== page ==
WOOSTER, Ohio -- Buehler Food Markets here introduced its customers to king cakes this year with an event designed to whip up Mardi Gras ambiance -- and stir up sales.
Colorful decorations, cake tastings and Mardi Gras music set the stage for a visit by "the three kings." The "kings," who in real-life were costumed Buehler bakery associates, offered customers tastes of the cake and told them about the king cake tradition as it is played out in New Orleans this time of year.
They also distributed handfuls of beads and doubloons, items that are traditionally part of Mardi Gras festivities.
''I thought if we're going to do this, let's go all out," said Steve Bakey, supervisor of bakery operations, for Buehler's 10 stores. The effort paid off, too. Buehler offered their made-from-scratch king cakes in all their stores, but sold a lot more of the items in the stores that were visited by the "kings."
"In a four-hour period, we sold four or five times as many as our other stores did all day," Bakey said. The bakery official declined to offer any sales volume figures, but he said the king cakes did as well as Buehler's had hoped they would.
"And this is just the first year. We're simply trying to get the message across. I expect sales will grow each year."
Bakey made that comment even as he admitted he was skeptical about how king cakes would go over in the middle of Ohio.
"I know they're big down South, but I didn't know if they would work here. Actually, the colorful boxes gave us incentive to try it this year," he said.
He referred to special king cake boxes designed and manufactured by Paper Products Co., Cincinnati. The boxes carry the colors of the king cake -- purple, green and yellow -- and also have the story of the king cake printed on their sides. A large window in the top of the box shows off the cake itself and the tiny doll that goes with it.
King cakes, which are traditionally consumed in Mardi Gras territory from January 6 through the day before Lent, are a super-sweet, oval-shaped cake, with a dusting of bright purple, yellow, and green sugar on top. Originally, the cakes contained a tiny doll which represented the Christ child. Tradition has it that the person who discovers the doll in their piece of cake is obligated to buy the next cake or throw a party.
Now, the doll is no long baked into the cake. Retailers simply place it, with a card that tells about the tradition, in the box with the cake.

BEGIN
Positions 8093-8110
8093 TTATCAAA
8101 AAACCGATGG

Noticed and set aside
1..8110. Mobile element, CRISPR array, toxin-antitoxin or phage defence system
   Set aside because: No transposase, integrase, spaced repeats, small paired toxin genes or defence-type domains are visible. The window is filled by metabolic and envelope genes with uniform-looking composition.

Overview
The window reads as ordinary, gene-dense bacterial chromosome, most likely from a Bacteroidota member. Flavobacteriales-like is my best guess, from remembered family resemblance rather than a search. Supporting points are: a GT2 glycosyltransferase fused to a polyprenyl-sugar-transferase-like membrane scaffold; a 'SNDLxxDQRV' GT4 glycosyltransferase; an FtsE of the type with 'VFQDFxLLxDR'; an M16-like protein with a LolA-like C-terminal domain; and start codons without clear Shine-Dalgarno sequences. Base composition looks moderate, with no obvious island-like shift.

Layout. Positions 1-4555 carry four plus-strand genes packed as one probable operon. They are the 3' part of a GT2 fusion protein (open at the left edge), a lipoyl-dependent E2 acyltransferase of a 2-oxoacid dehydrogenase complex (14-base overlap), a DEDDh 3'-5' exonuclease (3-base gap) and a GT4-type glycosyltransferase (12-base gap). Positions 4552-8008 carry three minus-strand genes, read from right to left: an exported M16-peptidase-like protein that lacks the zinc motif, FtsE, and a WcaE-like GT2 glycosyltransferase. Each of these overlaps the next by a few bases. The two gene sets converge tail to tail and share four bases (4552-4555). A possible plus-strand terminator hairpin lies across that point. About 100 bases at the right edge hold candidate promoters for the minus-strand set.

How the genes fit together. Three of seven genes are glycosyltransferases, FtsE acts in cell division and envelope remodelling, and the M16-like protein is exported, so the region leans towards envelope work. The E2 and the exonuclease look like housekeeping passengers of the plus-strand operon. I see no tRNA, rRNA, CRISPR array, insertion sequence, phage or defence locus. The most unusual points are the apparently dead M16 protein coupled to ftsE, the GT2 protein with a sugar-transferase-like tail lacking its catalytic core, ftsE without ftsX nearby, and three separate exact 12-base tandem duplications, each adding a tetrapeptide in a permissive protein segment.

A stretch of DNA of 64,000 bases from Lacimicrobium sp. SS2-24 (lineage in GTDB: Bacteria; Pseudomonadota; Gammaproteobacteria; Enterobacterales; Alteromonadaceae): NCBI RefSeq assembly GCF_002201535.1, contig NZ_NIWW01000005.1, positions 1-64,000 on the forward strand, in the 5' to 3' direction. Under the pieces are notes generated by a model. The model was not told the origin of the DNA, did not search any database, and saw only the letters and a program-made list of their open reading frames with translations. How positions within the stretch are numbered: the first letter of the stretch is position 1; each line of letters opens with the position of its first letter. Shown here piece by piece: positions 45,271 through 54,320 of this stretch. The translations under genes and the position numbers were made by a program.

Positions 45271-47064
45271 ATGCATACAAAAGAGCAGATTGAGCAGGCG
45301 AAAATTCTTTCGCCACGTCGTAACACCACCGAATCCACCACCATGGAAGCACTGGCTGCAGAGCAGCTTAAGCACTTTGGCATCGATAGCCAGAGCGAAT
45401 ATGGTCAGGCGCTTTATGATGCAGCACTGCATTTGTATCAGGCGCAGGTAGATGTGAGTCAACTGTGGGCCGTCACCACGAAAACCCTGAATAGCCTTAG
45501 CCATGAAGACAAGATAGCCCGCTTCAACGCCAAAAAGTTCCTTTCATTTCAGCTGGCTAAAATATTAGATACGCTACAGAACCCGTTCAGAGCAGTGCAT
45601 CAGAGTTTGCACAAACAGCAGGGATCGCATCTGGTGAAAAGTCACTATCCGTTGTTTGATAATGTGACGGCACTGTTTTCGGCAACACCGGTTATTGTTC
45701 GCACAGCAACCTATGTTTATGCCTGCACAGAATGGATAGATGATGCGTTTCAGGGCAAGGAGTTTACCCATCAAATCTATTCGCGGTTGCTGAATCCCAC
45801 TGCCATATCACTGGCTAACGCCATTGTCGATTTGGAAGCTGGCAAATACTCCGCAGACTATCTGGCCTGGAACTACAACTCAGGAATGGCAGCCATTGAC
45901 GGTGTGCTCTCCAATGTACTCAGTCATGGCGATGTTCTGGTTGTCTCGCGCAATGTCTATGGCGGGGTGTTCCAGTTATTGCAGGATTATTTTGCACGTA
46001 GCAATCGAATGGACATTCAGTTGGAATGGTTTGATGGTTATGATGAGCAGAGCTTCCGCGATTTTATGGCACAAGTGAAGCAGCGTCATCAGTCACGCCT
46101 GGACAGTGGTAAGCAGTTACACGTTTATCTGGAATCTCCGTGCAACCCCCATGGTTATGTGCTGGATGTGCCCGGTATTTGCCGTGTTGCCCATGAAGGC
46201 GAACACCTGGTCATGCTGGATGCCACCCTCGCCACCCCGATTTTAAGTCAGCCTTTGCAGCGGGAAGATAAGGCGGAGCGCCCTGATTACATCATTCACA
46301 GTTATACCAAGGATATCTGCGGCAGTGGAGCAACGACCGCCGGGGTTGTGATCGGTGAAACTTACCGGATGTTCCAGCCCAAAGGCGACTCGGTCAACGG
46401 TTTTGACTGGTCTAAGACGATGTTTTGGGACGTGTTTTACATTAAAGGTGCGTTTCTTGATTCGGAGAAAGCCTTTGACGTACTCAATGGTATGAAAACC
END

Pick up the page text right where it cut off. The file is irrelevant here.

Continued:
Bakey pointed out that the boxes from Paper Products are particularly important because they help tell the story about a product that customers may not be familiar with.
"The king cake boxes are very important. They give the product a special identity, and because they're so brightly colored, customers can see them from a distance. We had them stacked on a table in the bakery," Bakey said.
The whole three kings event at Buehler Markets, held the last two weekends in January at selected stores, decidedly brought people into the bakery department and sold more products, and it also heightened employee morale. Bakey explained that he had no trouble getting volunteers to wear the bright-colored king costumes. The associates had fun ad libbing, too, he said.
"One [bakery associate who was dressed up as the king Melchior] was telling customers if they bought a king cake from him they wouldn't have to pay income taxes this year. Everybody had a lot of fun," Bakey said.
He added that he and Dennis Smith, president of Paper Products, used the public-address system to invite customers to the bakery to sample king cake and hear about the tradition surrounding it. They also took the opportunity to tell customers that the king cakes, paczki [another pre-Lenten treat], and other pastries are made on-site from scratch.
"We had a video going in the bakery that showed the Mardi Gras celebration in New Orleans and also showed king cakes being baked," Bakey said.
Customer response was great, he added, and emphasized that he's happy that he decided to try the cakes.
"Dennis [Smith] was very inspiring in getting us going on this. He put me in touch with a retailer in Louisiana who sell hundreds and thousands of king cakes every year," Bakey said.
Smith works with Carl Richardson, chairman of the National Paczki Promotional Board, to get retailers involved in selling paczki, king cakes, kringles and hot cross buns.
The idea is to create events in the bakery with theme-based items that have "history, energy and tradition attached to them," Richardson said in an earlier interview. They can be put to work to give bakery sales a boost during periods of the year when sales are apt to slump, he said.
Richardson is the founder of the original National Paczki Promotion Committee, which has since been brought under the umbrella of Laurel, Md.-based Retailer's Bakery Association.
For RBA, Richardson has developed an extensive information booklet that explains how products such as paczki and king cakes can add additional bakery revenue. For more information retailers should call RBA's toll-free, paczki hot line. It's 1-800-884-1500.
Buehler Food Markets jumped on the paczki bandwagon five years ago. Now, the company carries the traditional, pre-Lenten treats that look like giant Bismarcks, all year round.